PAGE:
Meg Wolitzer's Belzhar (Simon & Schuster, £7.99), the American author's first YA novel, draws on Sylvia Plath's The Bell Jar, updating the story for a new generation of adolescent readers.
Set in a boarding school for intelligent but troubled teenagers, the students taking "Special Topics in English" – each trapped under their own bell jar – find themselves transported to a seemingly magical world every time they add an entry to their term-long journal assignment. Wolitzer's adult voice occasionally drowns out that of Jam, her central protagonist, who's grieving the death of her high school boyfriend, but overall the book is a clever examination of the psychological workings of trauma through the lens of magical realism.
Set in 1991 in the Kashmiri city of Srinagar against the backdrop of seething violence and rebellion, Mirza Waheed's The Book of Gold Leaves (Viking, £12.99) tells a story of star-crossed lovers that owes much to Romeo and Juliet. The romance between Roohi – a dreaming, romantic Sunni girl – and Faiz – a Shia papier-mâché artist turned militant – gains "something of a folk status" among the city's besieged inhabitants. "Some of my friends ask why him," Roohi explains, "when there are so many good Sunni boys around? I say to them, 'I didn't have a choice, did I? I think it was written before we were born.'"
Picking up where Silver – Andrew Motion's sequel to Robert Louis Stevenson's Treasure Island – ended, The New World (Jonathan Cape, £12.99) begins with his young protagonists, Natty and Jim, shipwrecked off the coast of Texas. Having lost their fathers' silver, the children steal a new and dangerous treasure before embarking on a picaresque adventure home. As befits a former poet laureate, Motion paints an alluring portrait of a land that is in turns bountiful and beautiful, barren and savage.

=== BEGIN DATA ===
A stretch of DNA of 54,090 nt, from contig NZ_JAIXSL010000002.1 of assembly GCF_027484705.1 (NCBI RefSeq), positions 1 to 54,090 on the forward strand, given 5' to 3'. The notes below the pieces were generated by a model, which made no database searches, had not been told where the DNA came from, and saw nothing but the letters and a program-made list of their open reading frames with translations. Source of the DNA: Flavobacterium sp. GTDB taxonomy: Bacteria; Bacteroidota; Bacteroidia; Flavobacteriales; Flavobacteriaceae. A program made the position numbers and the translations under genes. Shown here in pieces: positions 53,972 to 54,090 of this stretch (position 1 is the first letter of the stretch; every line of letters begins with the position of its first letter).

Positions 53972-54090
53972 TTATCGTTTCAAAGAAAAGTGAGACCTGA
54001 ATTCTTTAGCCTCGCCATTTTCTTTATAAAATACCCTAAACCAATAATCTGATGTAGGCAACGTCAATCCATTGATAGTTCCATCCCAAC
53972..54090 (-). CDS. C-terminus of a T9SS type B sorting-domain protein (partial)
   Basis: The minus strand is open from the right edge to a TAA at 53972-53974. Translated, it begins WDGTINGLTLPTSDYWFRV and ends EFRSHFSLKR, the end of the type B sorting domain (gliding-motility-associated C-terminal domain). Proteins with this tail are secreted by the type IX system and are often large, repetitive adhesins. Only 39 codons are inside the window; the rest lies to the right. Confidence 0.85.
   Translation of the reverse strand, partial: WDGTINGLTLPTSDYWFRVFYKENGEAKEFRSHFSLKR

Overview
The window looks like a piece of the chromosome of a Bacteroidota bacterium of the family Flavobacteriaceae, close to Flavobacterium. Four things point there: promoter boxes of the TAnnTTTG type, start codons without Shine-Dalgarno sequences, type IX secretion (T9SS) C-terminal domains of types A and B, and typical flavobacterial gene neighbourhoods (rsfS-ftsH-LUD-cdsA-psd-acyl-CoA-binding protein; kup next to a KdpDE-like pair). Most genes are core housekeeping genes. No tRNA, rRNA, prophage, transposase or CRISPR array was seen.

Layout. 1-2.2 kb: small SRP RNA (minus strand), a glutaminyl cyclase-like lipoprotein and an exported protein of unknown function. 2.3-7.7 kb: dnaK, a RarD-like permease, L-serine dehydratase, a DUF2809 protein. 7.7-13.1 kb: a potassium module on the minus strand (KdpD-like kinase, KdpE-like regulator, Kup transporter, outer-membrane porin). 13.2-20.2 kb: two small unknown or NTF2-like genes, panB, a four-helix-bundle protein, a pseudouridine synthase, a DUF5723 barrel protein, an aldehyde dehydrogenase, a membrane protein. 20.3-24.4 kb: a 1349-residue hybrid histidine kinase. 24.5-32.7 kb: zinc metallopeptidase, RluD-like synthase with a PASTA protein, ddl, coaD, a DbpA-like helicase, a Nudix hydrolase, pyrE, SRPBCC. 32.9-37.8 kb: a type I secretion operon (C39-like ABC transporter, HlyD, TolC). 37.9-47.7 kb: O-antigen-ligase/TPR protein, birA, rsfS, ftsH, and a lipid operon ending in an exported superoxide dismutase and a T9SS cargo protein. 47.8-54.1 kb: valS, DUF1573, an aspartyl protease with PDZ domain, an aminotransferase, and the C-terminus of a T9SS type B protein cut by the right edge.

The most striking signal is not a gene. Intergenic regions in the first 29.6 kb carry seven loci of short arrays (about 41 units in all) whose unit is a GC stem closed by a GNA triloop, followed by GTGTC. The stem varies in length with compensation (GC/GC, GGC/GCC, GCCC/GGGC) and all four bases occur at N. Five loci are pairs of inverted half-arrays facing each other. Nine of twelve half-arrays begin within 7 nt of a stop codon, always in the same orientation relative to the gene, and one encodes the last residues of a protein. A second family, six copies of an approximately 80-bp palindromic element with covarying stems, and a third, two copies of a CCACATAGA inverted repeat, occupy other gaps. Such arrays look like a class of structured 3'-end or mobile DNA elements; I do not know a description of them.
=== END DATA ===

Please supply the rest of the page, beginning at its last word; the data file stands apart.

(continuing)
Another story of adventure in a young America is Donald McCaig's Ruth's Journey (Simon & Schuster, £16.99). McCaig follows up Rhett Butler's People, his sequel to Margaret Mitchell's Pulitzer Prize-winning bestseller, with this prequel to Gone with the Wind that tells the story of Mammy. Rescued from the rubble and blood of revolution on the Caribbean island of Saint Domingue, the newly named Ruth comes to America as the young servant of a French émigré, the first of her headstrong mistresses. McCaig's story sweeps across the American South, slowly wrapping Ruth, the Butlers and the O'Haras together in the complex web of entanglements we know must eventually come to a dramatic head.
Alexander McCall Smith's Emma: a Modern Retelling (Borough Press, £18.99) turns Jane Austen's classic heroine into a Mini Cooper-driving wannabe Cath Kidston, but apart from the necessary updates to bring the story into the 21st century, McCall Smith doesn't take any liberties with the plot. Thus, the end result is something not dissimilar to a Richard Curtis film – a world populated by country gents who have degrees in land management and play rugby, and where the notion of a two-bedroomed flat in London is pity-inducing. It's comfort reading at its most soothing, but I couldn't help but wish the modernisation promised had been a bit more radical.
Rather than updating the story, it's Olimpia Zagnoli's illustrations that breath fresh life into L Frank Baum's The Wonderful Wizard of Oz (Rockport, £20). Bold, geometric graphics in black, white, gold and the all-important emerald green turn Oz into a world of sharp lines and repetitive patterns. The book is a thing of beauty, but without Dorothy's silver shoes, the Munchkins' blue houses or the yellow brick road, it's a bit like being stranded back on the "great gray" Kansas prairie after you've seen the world in glorious Technicolor.Reuse content